Balikowskis book 'Omaha Beach' has detailed descriptions of the terrain, defenses, and the experince of the first several waves of assualt units landing there. Alexanders 'Utmost Savagery' has the same for Betio Island, where the LVT was first used as a assualt vehicle en mass. In both cases the attakers had to cross a wide expanse of flat terrain with nearly zero cover. On Omaha Beach there was some 300 to 400 meters of beach between the first obstacles, where the landing craft had to stop and the shingle-a sort of seawall. On Betio there was 700 to 800 meters of reef covered by a meter or two of water between the point where the landing craft had to drop ramps and the first covered position - the seawall.

                        In both cases the beach or reef was covered by two to three dozen HMG-LMG, mortars, over a dozen AT guns or Light Infantry guns, and several thousand riflemen. On both the weapons were largely protected by concreted and wood reinforced earth. In both cases the preperatory fires were relatively ineffective. Betio island had a half dozen light tanks

                        Originally posted by evie98 View Post
                        The 1st LVT's were not armored and later model's had 6-12 mm. Most heavy mg's would have had little problems with it. PAk would have 0 problems.
                        The first armored LVT were 'homebrewed' with steel plate welded on during September or October 1943 in anticipation of using them in the Betio assualt. Three MG with shields were mounted as well. Previously they had been used in their intended designed role as a amphibious lighter. To carry cargo across water & flooded ground. Usually they carried cargo from the ships to depots inland. For Betio the idea of using them to carry the first assualt wave ashore was new. It was percipitated by the wide reef, which the landing craft would not be able to float over for half the interval between tides. After the first wave was ashore the LVT would revert to their usual role of carrying ammunition, mortars, heavy high powered radios, medical equipment, rations....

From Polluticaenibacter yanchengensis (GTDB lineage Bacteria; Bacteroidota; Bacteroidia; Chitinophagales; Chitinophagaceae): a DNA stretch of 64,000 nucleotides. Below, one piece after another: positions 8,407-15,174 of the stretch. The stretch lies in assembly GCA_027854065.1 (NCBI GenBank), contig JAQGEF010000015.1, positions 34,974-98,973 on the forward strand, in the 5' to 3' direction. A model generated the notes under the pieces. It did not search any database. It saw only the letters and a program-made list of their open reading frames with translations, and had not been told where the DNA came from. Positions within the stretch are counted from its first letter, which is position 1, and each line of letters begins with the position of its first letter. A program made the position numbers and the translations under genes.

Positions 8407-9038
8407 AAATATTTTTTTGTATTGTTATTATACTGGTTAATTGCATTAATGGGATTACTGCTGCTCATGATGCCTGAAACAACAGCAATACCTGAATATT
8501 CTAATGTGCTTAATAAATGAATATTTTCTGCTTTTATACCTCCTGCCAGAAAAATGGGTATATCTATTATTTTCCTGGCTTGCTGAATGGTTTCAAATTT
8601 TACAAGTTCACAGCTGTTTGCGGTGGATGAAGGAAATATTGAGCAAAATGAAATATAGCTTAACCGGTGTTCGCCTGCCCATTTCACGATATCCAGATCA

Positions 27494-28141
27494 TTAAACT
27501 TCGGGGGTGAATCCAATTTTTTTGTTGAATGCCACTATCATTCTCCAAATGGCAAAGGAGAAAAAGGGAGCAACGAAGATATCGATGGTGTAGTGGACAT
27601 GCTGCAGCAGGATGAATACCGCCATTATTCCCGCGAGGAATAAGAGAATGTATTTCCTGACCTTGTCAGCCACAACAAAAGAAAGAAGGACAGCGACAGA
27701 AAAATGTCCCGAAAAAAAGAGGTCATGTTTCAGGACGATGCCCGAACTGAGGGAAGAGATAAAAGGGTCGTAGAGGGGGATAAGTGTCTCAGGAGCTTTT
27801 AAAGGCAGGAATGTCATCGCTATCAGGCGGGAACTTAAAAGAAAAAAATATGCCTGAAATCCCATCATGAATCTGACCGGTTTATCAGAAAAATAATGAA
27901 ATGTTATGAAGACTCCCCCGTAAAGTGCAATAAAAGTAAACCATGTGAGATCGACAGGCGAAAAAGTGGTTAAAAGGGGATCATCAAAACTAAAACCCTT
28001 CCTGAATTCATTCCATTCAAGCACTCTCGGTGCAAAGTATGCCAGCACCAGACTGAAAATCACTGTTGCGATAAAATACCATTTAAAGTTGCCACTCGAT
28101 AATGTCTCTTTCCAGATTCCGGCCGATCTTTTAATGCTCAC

Originally posted by evie98 View Post
                        At the museum at Utah Beach there is a LTV. At least in 89 there was one there. How did it get there? what was it used for?
                        Those were the older model unarmored cargo carrier types. They seem to have been scattered in small sections among the landing craft units or beach control units as general untilty amphib vehicles. The wheeled DUKW were far more common in the US 1st Army sector and the primary lighter for taking cargo directly from the ships to the dumps ashore. The Brits had the LVT as well, & called it the Buffalo. How they used them I cant remember.

                        Originally posted by llkinak View Post
                        Am I correct in viewing LVT's as basically the water version of an APC?
                        APC is a gross exageration, even of the improved armored models used in the Pacific. At best the HMG, MMG, pack howitzers, & 37mm AP guns fitted on them made them weapons carriers, but basically they were a cargo carrier with a few bits of extra steel fastened on as shields.

                        Originally posted by llkinak View Post